Transmission of one-dimensional spatial phase information by low-coherence light through a single-mode optical fiber is experimentally demonstrated by use of space–time conversion at a 4-<i>f</i> Fourier coherence function shaper and time–space conversion with spectral holography. The dispersion during the fiber propagation can be automatically compensated for with spectral holography. However, space–time coupling caused by the transmitter limits the capacity of information transmittable with one coherence function shaping. A significant advantage in the space–time–space conversion with low-coherence light is that an infinite number of signal channels can be multiplexed with a newly invented delay-time division scheme, which can extend this analog transmission to two-dimensional spatial phase patterns.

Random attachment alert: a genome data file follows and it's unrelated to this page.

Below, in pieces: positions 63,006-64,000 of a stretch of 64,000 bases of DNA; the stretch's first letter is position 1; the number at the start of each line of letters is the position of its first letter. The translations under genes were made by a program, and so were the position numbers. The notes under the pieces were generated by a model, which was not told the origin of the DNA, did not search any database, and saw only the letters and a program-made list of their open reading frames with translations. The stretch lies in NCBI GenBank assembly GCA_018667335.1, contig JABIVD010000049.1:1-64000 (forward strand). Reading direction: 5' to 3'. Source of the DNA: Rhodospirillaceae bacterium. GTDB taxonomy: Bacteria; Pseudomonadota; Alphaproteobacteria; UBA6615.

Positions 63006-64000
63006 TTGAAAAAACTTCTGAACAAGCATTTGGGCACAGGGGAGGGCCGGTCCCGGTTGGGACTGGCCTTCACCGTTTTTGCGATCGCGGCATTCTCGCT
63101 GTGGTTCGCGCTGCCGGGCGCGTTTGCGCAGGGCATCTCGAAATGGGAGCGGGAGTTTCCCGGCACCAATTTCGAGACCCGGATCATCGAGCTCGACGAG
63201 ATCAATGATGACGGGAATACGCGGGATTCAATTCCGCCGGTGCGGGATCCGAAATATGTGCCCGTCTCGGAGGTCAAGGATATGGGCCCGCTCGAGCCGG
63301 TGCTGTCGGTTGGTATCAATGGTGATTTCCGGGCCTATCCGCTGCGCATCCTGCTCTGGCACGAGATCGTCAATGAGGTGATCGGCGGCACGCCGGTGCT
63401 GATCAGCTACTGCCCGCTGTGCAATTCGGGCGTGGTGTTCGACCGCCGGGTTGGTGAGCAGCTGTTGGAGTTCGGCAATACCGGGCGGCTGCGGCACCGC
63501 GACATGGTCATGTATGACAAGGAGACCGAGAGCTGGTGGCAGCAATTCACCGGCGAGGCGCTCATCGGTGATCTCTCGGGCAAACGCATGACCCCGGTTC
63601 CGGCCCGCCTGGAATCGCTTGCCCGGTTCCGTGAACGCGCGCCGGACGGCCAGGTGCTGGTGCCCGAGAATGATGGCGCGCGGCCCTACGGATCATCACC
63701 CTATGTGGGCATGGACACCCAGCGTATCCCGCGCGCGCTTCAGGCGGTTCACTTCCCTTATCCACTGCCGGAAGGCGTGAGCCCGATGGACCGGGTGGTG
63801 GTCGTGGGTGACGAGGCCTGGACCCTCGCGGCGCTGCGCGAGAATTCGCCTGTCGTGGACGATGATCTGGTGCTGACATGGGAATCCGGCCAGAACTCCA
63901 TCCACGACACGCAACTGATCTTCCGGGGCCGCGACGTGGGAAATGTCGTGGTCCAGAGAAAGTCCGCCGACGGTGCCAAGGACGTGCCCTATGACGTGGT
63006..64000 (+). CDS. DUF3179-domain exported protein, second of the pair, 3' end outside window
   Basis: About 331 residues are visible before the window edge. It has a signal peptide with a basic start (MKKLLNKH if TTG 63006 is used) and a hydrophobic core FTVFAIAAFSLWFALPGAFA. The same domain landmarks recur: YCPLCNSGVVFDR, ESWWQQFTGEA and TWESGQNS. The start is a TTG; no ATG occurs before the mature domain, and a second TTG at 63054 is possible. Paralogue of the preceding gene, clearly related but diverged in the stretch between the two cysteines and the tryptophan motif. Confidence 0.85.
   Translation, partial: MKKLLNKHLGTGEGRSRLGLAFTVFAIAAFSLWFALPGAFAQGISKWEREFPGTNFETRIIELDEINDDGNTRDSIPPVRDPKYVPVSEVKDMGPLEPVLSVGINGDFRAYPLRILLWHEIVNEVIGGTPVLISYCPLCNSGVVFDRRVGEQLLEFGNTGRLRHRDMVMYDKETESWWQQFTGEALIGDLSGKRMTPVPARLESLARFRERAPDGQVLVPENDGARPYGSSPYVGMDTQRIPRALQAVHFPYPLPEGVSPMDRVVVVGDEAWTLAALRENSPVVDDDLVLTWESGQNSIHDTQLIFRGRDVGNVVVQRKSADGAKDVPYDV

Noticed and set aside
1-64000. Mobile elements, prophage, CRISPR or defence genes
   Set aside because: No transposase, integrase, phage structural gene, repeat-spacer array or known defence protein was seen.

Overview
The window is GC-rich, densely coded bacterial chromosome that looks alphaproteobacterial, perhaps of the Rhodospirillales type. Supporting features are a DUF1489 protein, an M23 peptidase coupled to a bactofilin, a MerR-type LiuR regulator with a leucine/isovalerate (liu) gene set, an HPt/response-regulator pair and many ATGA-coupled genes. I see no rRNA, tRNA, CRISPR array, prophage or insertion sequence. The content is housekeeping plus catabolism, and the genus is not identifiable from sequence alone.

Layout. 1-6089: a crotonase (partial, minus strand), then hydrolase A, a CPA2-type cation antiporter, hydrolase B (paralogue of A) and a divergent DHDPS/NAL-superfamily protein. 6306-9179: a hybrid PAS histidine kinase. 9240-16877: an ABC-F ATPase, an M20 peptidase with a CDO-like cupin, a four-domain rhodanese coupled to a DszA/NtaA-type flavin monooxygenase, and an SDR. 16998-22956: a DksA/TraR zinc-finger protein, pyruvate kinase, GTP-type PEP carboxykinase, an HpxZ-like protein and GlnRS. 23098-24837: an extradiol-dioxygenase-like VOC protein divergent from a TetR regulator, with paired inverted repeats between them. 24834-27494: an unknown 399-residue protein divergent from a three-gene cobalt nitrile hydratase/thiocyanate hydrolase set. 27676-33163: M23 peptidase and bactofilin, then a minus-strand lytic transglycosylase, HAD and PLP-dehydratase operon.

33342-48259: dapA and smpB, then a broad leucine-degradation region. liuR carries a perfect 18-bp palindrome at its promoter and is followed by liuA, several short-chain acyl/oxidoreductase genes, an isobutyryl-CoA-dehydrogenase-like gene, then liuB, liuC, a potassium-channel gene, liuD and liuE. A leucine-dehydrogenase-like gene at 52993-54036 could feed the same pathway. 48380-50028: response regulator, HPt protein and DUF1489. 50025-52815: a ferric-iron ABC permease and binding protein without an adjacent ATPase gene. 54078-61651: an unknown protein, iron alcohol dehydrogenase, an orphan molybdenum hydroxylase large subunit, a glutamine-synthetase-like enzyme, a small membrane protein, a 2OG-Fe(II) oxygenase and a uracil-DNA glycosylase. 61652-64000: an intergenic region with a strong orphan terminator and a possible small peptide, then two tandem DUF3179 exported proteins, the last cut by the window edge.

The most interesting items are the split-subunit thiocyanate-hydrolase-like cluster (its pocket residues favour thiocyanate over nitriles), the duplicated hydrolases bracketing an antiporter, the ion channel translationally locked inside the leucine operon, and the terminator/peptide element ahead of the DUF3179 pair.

© 2001 Optical Society of America
Yuichi Teramura and Fumihiko Kannari, "Spatial Phase Information Transmission Through an Optical Fiber by Coherence Function Synthesis," Appl. Opt. 40, 6466-6473 (2001)